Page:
As Pondiscio observes most curriculum in schools is left to teachers to pick and choose from. “The default curriculum in American education, at least in elementary and middle school,” he says, “is simply stuff teachers find on the Internet (p. 144).” Not at Success Academy.

When Dacia Toll, the founder of Achievement First, another high-achieving charter network, and a group of teachers visited Success Academy to find out how and why they do so well on test scores the observers concluded that one key piece was the prescribed curriculum. Toll said:

“I remember just looking at the texts that were in front of the kids. The poetry, the literature, the nonfiction….It was both high rigor and high engagement. She [referring to Moskowitz] was Common Core before we knew about Common Core” (p.172).”

The prescribed curriculum merges with the singularity of how each classroom looks the same and how teachers are expected to teach.

“Walk into a Success Academy anywhere in New York and you will see the same rugs and furniture, the same posters on the wall,” Pondiscio writes (p. 145). But the classrooms do not only look the same, “they sound (original italics) the same….Children read in ‘2-2-2′ (two feet on the floor, two hands on the book, two eyes on the page) Teachers don’t discuss; they “discourse.’ They set the level of classroom conversations at ‘zero noise’ or ‘restaurant level.’ After giving instructions, teachers frequently check for understanding, asking in Italian, ‘Capisce.’ Thirty-odd children invariably repeat in unison, and not in Italian, ‘Caposh.’ The curriculum, culture, routines, and pedagogy are so consistent that if a student attended a different campus every day of the week, she might not miss a beat (p. 146).”

Pondiscio describes lessons where direct instruction mixed with student participation in planned activities under the watchful eye of the teacher unfold. While most of the lessons the author observes show nicely how content, skills, pedagogy, and managed student behavior are thoroughly integrated, some lessons are bumpy.

Second grade teacher Elena Ortiz is having a difficult time. In her Hunter College room [all classrooms are named after the teacher’s alma mater]. She is “lead” teacher for the three second grade classrooms. Often becoming a lead teacher ends up in a promotion to school post in another Success Academy. Ortiz has a large number of difficult students assigned to her class. A particularly challenging seven year old boy, Adama. is missing today. Pondiscio describes the lesson Ortiz is teaching.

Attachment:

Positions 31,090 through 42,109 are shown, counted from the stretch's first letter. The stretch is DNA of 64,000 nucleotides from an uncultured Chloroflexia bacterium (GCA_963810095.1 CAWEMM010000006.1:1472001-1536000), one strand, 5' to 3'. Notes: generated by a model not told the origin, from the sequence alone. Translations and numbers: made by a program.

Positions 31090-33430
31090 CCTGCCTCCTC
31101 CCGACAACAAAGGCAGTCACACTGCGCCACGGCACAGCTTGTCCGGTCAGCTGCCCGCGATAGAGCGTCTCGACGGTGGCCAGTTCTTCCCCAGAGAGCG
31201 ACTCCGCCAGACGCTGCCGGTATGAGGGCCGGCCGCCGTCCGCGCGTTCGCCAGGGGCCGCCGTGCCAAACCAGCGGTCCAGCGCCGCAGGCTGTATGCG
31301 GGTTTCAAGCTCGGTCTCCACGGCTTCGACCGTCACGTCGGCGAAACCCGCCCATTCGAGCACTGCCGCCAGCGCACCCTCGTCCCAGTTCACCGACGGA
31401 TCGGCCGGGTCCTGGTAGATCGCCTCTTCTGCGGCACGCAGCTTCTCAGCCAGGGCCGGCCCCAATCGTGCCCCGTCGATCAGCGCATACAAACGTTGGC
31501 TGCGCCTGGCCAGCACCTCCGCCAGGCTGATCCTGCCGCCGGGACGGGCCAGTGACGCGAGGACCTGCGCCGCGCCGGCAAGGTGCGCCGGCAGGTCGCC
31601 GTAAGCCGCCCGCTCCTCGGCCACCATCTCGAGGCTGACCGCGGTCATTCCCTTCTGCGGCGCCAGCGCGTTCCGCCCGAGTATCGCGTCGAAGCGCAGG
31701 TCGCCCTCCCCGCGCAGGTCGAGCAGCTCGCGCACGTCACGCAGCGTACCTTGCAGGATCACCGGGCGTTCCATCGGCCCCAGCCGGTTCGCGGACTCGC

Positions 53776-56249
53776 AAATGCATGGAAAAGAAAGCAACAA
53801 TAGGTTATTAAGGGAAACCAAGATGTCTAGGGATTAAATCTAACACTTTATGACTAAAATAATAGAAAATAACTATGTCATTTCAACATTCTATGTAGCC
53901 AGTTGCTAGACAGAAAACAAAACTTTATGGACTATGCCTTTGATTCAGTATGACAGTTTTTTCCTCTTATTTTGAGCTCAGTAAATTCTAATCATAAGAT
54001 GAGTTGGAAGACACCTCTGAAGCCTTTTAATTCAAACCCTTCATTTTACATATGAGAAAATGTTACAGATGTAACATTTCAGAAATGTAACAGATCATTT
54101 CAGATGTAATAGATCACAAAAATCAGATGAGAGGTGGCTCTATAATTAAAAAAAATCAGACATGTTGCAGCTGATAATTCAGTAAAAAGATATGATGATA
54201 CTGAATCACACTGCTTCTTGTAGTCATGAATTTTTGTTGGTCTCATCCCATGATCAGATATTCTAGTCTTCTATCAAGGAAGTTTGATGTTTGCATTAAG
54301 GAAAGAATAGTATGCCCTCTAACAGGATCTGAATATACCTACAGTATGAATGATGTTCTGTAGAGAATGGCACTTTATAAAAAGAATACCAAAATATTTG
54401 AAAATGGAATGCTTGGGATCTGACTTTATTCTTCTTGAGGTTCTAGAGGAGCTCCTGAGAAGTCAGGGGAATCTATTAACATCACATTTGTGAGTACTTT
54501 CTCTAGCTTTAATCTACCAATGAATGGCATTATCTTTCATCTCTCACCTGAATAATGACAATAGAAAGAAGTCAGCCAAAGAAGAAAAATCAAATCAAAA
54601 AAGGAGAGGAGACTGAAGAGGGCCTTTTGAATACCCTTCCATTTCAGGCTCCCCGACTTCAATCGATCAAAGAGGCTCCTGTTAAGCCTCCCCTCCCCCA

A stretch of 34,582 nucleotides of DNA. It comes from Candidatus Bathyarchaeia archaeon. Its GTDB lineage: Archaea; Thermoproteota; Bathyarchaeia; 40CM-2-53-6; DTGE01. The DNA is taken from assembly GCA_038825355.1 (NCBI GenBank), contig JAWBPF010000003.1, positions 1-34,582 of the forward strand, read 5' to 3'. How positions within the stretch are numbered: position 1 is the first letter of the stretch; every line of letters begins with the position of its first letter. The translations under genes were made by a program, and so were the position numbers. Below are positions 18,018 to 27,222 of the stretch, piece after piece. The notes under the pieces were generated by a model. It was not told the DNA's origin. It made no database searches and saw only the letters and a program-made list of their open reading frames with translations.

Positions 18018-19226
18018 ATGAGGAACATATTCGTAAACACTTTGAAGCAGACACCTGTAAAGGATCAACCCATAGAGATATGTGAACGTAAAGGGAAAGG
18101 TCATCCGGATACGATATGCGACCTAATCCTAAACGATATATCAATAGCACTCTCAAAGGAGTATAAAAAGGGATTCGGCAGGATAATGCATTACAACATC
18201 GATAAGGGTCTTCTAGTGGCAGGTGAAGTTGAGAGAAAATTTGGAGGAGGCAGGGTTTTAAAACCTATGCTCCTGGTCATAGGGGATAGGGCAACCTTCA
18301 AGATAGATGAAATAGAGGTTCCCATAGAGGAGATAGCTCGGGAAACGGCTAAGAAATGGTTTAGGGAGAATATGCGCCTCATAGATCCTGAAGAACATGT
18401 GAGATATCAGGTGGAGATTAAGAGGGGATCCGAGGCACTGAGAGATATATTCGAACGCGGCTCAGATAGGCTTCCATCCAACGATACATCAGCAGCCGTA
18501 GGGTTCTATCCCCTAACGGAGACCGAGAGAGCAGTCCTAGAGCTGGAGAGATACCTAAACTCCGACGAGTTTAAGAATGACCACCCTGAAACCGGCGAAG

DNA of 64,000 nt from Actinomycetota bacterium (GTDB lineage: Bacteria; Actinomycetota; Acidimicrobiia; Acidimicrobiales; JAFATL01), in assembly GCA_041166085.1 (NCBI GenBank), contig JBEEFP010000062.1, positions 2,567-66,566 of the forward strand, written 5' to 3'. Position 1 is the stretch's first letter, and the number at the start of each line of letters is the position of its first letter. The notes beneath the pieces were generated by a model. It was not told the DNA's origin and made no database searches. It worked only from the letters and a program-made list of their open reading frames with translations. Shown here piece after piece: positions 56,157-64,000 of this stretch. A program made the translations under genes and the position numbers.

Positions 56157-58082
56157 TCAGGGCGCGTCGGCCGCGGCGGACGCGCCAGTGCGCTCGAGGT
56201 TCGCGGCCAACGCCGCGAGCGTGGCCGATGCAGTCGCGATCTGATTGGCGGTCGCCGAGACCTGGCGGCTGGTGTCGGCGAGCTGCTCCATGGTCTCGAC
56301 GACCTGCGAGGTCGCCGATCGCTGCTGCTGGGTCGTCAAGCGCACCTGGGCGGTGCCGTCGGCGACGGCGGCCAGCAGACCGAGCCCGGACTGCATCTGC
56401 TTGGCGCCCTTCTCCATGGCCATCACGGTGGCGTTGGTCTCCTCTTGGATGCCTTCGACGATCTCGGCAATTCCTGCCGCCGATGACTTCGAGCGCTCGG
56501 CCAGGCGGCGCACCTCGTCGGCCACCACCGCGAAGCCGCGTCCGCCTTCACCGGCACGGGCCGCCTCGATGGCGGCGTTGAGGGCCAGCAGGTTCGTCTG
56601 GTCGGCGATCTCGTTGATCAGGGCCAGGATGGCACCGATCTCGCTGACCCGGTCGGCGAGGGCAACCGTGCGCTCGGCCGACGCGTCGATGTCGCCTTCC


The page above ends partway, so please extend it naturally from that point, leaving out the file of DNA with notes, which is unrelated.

Things are ragged and rough….noticeably so compared with the others I’ve seen. She struggles to keep her students focused and engaged, and unlike in nearly every other classroom, there is no full-time assistant teacher in the room to help her maintain order. [With class sizes around 30, Success Academy classrooms ordinarily have two teachers]. When she sends the children to their desks to get pencils and their whiteboards to lean on while they complete a worksheet on capital letters and punctuation, they don’t move with the crispness and purpose of the other classrooms. They dawdle, vibrate, and bounce off one another, oblivious to Ortiz’s narration and small corrections. One girl gets a demerit for talking. ‘Every transition we do is silent,’ Ortiz tells the class. But it takes several un-silent minutes before the class is settled back on the rug with whiteboards in their laps and pencils resting on the black lines bordering each square, as their teacher had instructed, with name and date on their papers. ‘Ten more seconds for name and date, then I expect you to have your hands locked on your whiteboard and your eyes on me.’ Those ten seconds drift well past a minute, even as Ortiz continues to narrate, praising compliance, giving out occasional warnings and marks and growing frustrated. ‘Whoever is tapping their whiteboards needs to stop!’ she says curtly before finally launching her lesson.’Each of the sentences has a problem,’ she begins. ‘You guys are writing detectives. You’re going to tell me what’s wrong with each of these sentences’ (pp. 68-69).

While Pondiscio describes many classroom lessons, particularly of teachers he admires for their creating a culture where student attention, engagement, and behavior are both obvious and consistent with the goals of Success Academy, the intersection of curriculum, instruction–including behavioral management–merge in a single lesson, albeit a rocky one, in a second-grade classroom.

A strength of this book, then, is its close attention to teaching and curriculum and how both are crucial to any determination of “success” or “failure” in a school or network of charter schools.

Shortly before Thanksgiving break, without notice to anyone, Elena Ortiz quits.

There are, however, soft spots, vulnerabilities to this well-written and attentive book, that I take up in the final post on this book.

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“How The Other Half Learns”: A Review (Part 1)

Robert Pondiscio’s recent book about a New York City elementary school is an uncommon example of research and writing on school reform.

Why uncommon?